In practice an overall change in gain of around 25 millionths of a decibel is very unlikely to be noticed. A frequency-dependent change in gain is more likely to be noticeable. However for the above example, this is much smaller. If we compare the gain values at low frequency and at around 20kHz we can see they only differ by around 5 millionths of a decibel. Hence we can expect that suppressing internal impedance will only alter the frequency response across the audio band by this level. It is perhaps also worth noting that for the example a 2·5m length of co-ax was assumed. When using 1m of cable, the effect would be noticeable smaller!
Now although it seems implausible, it might be that tiny changes of this order are audible. However if so, we have some awkward questions to deal with. For example, as has been considered in a recent issue of Hi-Fi News, we can expect the transmission response of the air to vary with temperature, humidity, etc. Hence we can expect comparable or larger changes to occur randomly as we listen. These would tend to swamp any perceivable differences due to cable internal impedance. Also, if our ears are this sensitive, we would continually be aware of these moment-to-moment changes, produced by central heating, our breathing out warm moist air, etc.
Another factor to be born in mind is that the frequency response imperfections of other items of equipment are likely to be much greater than the above, and may also vary with conditions.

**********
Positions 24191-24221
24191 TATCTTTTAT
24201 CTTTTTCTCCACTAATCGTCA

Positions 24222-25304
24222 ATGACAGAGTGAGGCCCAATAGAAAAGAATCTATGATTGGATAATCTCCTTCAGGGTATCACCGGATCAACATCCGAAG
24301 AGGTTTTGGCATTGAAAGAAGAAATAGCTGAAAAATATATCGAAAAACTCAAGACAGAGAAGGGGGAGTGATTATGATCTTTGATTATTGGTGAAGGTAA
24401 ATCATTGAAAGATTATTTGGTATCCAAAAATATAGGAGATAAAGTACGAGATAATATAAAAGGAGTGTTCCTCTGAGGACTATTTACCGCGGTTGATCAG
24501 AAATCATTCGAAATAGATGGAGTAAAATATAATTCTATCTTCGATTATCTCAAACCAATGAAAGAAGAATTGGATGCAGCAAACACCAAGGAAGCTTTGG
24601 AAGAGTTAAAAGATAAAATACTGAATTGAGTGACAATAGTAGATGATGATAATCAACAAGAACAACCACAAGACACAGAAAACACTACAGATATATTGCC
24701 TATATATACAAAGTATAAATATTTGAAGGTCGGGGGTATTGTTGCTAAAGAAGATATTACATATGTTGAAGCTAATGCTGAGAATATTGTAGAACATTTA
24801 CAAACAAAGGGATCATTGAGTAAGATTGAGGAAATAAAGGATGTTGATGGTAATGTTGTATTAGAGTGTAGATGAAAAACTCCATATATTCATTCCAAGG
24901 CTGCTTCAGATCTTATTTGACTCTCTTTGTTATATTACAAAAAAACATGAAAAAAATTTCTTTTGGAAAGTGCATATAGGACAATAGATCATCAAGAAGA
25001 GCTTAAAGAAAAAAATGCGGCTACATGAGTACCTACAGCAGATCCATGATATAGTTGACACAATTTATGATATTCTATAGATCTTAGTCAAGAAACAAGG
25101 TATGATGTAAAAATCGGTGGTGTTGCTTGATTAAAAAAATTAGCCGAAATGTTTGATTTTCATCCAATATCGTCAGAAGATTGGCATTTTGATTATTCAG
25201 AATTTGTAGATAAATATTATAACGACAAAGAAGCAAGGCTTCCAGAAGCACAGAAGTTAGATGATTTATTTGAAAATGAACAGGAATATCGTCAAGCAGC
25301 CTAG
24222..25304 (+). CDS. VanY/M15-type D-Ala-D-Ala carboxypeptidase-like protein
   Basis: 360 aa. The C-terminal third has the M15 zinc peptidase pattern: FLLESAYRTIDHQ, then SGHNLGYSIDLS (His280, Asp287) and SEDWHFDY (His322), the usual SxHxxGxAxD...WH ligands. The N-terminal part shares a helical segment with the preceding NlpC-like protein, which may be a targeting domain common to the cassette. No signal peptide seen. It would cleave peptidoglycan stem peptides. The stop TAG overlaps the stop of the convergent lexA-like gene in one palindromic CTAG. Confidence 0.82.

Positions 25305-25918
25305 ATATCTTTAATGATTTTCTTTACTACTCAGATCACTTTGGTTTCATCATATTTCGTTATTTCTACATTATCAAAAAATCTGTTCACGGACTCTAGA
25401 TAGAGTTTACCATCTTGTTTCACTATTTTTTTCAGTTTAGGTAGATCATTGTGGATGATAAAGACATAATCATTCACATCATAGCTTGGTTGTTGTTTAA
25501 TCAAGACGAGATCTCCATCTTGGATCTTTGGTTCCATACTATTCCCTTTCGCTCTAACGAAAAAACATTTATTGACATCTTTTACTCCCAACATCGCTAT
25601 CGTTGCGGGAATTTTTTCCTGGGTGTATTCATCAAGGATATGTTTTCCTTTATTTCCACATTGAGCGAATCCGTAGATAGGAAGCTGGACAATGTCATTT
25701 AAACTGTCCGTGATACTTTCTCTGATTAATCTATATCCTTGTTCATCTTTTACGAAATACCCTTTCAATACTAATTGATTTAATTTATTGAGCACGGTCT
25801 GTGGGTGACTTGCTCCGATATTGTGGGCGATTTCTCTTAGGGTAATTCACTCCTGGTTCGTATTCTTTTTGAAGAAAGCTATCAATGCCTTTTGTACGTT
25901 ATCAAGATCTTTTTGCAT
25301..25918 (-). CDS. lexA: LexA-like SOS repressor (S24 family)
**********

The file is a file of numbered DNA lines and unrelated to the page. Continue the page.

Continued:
Figure 2 shows the change in time delay, plotted as a function of frequency, between our ‘ideal’ cable and one that has resistance and internal impedance. Note that here the units are in picoseconds. To get a feel for this timescale we can note that a soundwave in air would propagate approximately 3·5 nanometres in 10 picoseconds. Hence for this to be audible implies we would also be able to shift a loudspeaker unit position by a few nanometres, and hear the resulting change. This seems implausible.
From the above example we can see that the actual effects of internal impedance can be very small indeed. So small, in fact, as to make it doubtful that we would normally be able to sense an audible effect. Although here we have considered co-axial interconnect as an example we obtain similar results when considering ‘twin feed’ (i.e. a pair of wires) as loudspeaker cables. This subject is considered in more detail on the Scots Guide. There it is indicated that for Twin feeder used as loudspeaker cable, the effects of internal impedance may be higher than in the above example. This is mainly due to the much lower load impedance (order of 4 - 8 Ohms) rather than the change from co-ax to twin feed.
However even in loudspeaker cable, the effects of internal impedance should usually be quite small. A typical case shown on the Scots Guide pages indicates changes of the order of a few hundredths of decibels from from low frequency to 25kHz, even for cables that have not had their conductor diameters and spacings well chosen. It remains uncertain whether people can reliably hear frequency response changes of the order of 0·02dB or less. And even if they can, it seems unlikely to be worth regarding as a large change in audible terms. The effect can, of course, largely be suppressed by Litz construction if desired. So even if these small effects are felt to be deleterious, then can be avoided without having to resort to novel or expensive cable geometries.